Stay ahead in turbulent times by upskilling for a new career

During tough times, businesses cut back on new spending and where it happens at all, it’s directed at areas considered vital for survival and future growth. Workforces that made sense during the good times are let go, while talent pools that benefitted from optimistic growth scenarios are pared back. If you’ve been working in the service sector or in other occupations squeezed by the slump, this may be one of the reasons you’re considering a new career.

Should you build a new career during an economic slowdown? 

It can be hard to take comfort in the fact that Canada is not officially in recession when inflation continues to have an impact on the prices of essential goods like food and fuel, and when more worryingly, the unemployment rate is higher than it’s been in years. Factors such as the economic recovery from the pandemic, lasting shocks to the international supply chain, and several quarters of high interest rates have not only slowed down growth, they’ve helped create an employer’s market when it comes to hiring.

You might think that in times like these, making the decision to embark on a new career would be a risky idea. But as a matter of fact—and depending on your circumstances—starting out on a new career during turbulent times might be the smartest thing you’ve ever done. And with the help of a rapid upskilling program like the ones offered by Palette Skills, you could find yourself enjoying that new career more quickly than you ever thought possible.

 The good side of bad times

To help make sense of this, think about what happens during a slowdown. During tough times, businesses cut back on new spending and where it happens at all, it’s directed at areas considered vital for survival and future growth. Workforces that made sense during the good times are let go, while talent pools that benefitted from optimistic growth scenarios are pared back. If you’ve been working in the service sector or in other occupations squeezed by the slump, this may be one of the reasons you’re considering a new career.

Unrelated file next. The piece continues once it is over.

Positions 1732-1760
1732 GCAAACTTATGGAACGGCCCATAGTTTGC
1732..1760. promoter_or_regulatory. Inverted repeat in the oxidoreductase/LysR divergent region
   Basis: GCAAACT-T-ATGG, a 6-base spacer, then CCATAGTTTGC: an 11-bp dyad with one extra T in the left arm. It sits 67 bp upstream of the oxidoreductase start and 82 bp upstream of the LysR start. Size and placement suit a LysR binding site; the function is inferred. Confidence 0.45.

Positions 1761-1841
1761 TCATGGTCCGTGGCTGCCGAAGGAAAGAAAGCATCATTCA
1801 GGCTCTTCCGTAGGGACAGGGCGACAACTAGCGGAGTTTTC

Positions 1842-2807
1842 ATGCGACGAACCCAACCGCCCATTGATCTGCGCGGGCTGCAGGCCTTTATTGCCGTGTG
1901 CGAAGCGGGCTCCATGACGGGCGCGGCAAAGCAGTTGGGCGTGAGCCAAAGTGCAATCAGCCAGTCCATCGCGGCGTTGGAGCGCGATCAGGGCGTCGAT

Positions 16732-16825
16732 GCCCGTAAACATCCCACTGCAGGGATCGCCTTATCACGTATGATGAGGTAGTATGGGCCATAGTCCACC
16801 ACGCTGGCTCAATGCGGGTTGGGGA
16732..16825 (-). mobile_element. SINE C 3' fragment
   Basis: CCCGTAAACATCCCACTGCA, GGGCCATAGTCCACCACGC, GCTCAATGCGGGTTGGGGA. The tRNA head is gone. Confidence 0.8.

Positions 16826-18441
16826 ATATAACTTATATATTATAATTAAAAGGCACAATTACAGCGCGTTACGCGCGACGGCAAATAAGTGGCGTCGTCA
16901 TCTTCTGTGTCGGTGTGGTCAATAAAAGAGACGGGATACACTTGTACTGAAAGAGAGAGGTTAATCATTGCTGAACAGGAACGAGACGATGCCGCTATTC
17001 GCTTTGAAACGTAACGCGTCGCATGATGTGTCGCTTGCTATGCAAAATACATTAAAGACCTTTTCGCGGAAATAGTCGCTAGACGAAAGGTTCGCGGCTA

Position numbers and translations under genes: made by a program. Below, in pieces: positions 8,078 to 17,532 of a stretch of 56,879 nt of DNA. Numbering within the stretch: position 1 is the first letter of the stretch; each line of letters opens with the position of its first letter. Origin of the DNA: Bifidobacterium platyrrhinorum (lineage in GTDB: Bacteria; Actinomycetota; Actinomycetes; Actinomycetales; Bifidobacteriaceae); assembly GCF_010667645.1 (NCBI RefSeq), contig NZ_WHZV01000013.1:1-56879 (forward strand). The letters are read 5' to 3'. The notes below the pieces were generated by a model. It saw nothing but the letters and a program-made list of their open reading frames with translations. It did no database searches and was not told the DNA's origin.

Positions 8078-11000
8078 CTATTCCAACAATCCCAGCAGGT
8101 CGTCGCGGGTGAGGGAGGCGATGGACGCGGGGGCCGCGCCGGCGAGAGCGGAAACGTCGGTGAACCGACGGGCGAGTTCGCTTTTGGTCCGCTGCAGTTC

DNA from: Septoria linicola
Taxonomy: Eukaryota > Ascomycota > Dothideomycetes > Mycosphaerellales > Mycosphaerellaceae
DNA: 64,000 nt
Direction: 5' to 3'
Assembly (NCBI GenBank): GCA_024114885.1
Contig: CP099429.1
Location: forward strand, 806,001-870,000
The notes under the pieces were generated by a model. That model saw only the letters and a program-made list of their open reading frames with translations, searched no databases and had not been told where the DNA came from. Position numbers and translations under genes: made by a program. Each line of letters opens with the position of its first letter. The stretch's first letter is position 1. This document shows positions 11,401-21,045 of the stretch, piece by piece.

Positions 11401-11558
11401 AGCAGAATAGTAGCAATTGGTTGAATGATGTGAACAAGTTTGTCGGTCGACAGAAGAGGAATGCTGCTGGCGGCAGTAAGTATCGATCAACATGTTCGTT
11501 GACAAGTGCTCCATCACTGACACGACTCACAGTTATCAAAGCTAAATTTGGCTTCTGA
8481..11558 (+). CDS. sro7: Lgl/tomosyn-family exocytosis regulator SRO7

The truth is that it’s exactly during these periods of restructuring when it’s possible to see where talent is really required. And bear in mind that despite the slump, many Canadian employers still report difficulty recruiting the right kind of talent. According to a recent report from the Business Development Bank of Canada, 61% of Canadian entrepreneurs say hiring and retaining employees is a challenge.

Identifying skills, discovering opportunity

The key to building that new career during tough times is to identify your skills—and your skills gaps. What attributes do you have that will take you through downturns and help you prosper when the economy returns to growth? Figuring this out takes work, so it’s a good idea to start out with a skills assessment exercise that will help you not only discover what your strengths are, but pinpoint areas for improvement. A good skills assessment tool will let you understand which skills you lack or need to work on.  

Of course evaluating these skills also depends on your career goals and what industry opportunities that exist. You’ll need to do research about emerging skills gaps, and think about where you can fit best. Take time to study industry reports to stay updated with the latest trends in areas where you think you can make a difference. 

It sounds easy, but it isn’t. Being honest about your skills gaps and identifying career opportunities can be overwhelming, but the good news is you don’t have to do this alone. Instead, it’s probably the right moment to join a great upskilling program, and work with dedicated people who are committed to helping you start a great new career. Let’s take a few moments to find out why.

Get on board with upskilling

Although you might think they’re similar, upskilling is not the same thing as training. Traditional training programs from colleges and adult education programs focus on teaching a unique new skill, like learning code or using business software. That’s great as far as it goes, but it’s not the same thing as helping you develop your professional career skills while keeping up-to-date with industry and employer needs. If you are considering pivoting to a new career, you already know that you need to build a wider array of skills that are relevant to employers, and that you want to do this as quickly as possible.

Community-based upskilling programs like the ones offered by Upskill Canada powered by Palette Skills concentrate not only on technical or “hard” skills, but also on building a range of soft and professional skills that more and more Canadian employers say they are looking for. From learning how to leverage social media platforms to help businesses provide SAAS (software-as-a-service) solutions to building critical listening and networking skills with 1:1 career coaching, upskilling is about transitioning to a rewarding career, and not just about finding another job